The Language of Technology

It is difficult to escape the use of technological language in discussing cellular functions. Stephen Meyer has a section on information theory in Signature in the Cell and basically uses technological language or metaphors to describe DNA. The best language for describing DNA uses analogies to writing, copying and pasting, and software. Another example of this is in Behe’s book, Darwin’s Black Box, where he uses a rotary motor to describe the function of a bacterial flagellum. This brings to mind an interesting question: what is the relationship between the development of technology and the discovery of the inner workings of the cell? They seem to go hand-in-hand.

Intelligent Design as State of the Art

[NOTE: Today we welcome a new contributing writer to Evolution News & Views, Guy Coe. Mr. Coe graduated from the University of California at Davis with a B.A. in Rhetoric and a minor in political science. As a lifelong student of argumentation and logical analysis, his career has taken him from Executive Salesman, to News Reporter, to U.S. Senate Communications Aide, to Tour Guide, to Retail Management, to father of a budding teenager, “where all communications logic begins to break down.” With a lifelong interest in the issues of intelligent design and origins theories, his status as “interested layperson” allows him to continue to follow the evidence where it leads, while showing proper respect for the lifelong dedication displayed by Read More ›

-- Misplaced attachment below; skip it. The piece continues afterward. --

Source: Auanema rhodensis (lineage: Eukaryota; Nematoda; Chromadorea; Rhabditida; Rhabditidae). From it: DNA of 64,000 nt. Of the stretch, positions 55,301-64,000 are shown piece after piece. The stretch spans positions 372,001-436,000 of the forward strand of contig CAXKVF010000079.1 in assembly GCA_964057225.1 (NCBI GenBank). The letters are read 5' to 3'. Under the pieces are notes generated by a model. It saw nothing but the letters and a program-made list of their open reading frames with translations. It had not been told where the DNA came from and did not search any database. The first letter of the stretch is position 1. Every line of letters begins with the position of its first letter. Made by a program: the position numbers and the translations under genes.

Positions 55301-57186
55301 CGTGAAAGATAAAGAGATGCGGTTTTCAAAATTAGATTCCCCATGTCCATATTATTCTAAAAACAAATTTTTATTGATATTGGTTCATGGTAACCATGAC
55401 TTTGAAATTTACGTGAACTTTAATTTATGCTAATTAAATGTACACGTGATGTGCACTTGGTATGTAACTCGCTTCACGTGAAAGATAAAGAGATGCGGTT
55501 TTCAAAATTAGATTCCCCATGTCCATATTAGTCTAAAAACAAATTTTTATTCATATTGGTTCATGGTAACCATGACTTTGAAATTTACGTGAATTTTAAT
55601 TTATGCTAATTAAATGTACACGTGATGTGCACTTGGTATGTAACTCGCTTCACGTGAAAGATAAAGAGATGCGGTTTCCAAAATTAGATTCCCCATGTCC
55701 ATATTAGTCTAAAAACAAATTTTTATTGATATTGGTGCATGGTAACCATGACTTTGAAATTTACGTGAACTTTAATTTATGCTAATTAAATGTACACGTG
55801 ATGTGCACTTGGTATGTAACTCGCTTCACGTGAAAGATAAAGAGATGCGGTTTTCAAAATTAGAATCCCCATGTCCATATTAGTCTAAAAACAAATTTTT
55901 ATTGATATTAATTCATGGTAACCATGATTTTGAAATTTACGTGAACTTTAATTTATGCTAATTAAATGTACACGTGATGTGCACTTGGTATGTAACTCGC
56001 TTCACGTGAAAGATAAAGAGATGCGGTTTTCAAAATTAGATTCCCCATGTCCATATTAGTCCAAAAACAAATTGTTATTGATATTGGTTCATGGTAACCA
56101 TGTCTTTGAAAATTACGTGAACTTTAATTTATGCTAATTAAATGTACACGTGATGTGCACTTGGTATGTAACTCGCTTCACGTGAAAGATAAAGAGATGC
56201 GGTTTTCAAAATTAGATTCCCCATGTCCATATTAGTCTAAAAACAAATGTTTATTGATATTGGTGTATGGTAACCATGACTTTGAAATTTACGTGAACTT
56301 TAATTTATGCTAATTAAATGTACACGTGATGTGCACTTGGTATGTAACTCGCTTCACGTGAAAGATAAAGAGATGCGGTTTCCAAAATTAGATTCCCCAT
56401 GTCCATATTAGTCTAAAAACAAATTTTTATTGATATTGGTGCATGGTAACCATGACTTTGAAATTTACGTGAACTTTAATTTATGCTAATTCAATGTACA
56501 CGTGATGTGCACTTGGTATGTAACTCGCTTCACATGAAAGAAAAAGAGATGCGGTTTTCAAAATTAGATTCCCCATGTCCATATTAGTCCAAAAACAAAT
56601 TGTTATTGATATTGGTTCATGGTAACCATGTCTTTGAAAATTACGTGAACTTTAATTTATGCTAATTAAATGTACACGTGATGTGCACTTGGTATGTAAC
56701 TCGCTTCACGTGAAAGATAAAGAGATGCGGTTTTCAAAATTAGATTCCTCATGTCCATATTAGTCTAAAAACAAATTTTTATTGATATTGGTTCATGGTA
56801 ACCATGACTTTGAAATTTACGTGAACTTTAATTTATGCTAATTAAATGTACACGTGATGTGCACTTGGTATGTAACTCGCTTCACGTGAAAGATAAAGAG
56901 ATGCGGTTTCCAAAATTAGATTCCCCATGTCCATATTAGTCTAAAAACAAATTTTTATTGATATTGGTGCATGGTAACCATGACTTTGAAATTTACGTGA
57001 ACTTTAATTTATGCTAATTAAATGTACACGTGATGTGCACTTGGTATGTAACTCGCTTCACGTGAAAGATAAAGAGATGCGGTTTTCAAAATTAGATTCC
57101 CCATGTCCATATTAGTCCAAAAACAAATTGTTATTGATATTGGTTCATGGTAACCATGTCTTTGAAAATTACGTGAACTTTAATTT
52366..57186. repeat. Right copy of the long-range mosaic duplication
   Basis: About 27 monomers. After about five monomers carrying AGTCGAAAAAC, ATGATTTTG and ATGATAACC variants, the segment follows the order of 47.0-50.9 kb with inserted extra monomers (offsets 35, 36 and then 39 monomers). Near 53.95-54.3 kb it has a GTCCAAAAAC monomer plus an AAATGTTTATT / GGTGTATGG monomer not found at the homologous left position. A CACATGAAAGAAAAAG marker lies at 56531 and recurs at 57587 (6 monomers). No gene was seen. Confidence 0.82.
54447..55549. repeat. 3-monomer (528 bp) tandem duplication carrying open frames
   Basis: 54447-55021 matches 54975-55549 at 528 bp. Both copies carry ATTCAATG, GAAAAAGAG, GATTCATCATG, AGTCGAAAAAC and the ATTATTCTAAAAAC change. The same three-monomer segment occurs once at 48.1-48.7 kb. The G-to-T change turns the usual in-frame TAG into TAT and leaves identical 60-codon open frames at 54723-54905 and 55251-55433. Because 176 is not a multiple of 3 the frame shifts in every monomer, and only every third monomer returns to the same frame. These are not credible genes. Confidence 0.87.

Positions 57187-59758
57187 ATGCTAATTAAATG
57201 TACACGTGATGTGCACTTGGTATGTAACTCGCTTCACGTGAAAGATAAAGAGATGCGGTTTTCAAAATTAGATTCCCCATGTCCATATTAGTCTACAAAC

Shape-Shifting Protein in Bacterial Flagellum Controls Spin Direction

It’s been long known that the bacterial flagellum can spin in one direction and then quickly reverse directions and spin in the other. A recent issue of Nature has an article titled, “Structure of the torque ring of the flagellar motor and the molecular basis for rotational switching” which elucidates some of the biomechanical properties of the FliG motor protein that allows this rotation switch to occur: The flagellar motor drives the rotation of flagellar filaments at hundreds of revolutions per second, efficiently propelling bacteria through viscous media. The motor uses the potential energy from an electrochemical gradient of cations across the cytoplasmic membrane to generate torque. A rapid switch from anticlockwise to clockwise rotation determines whether a bacterium runs Read More ›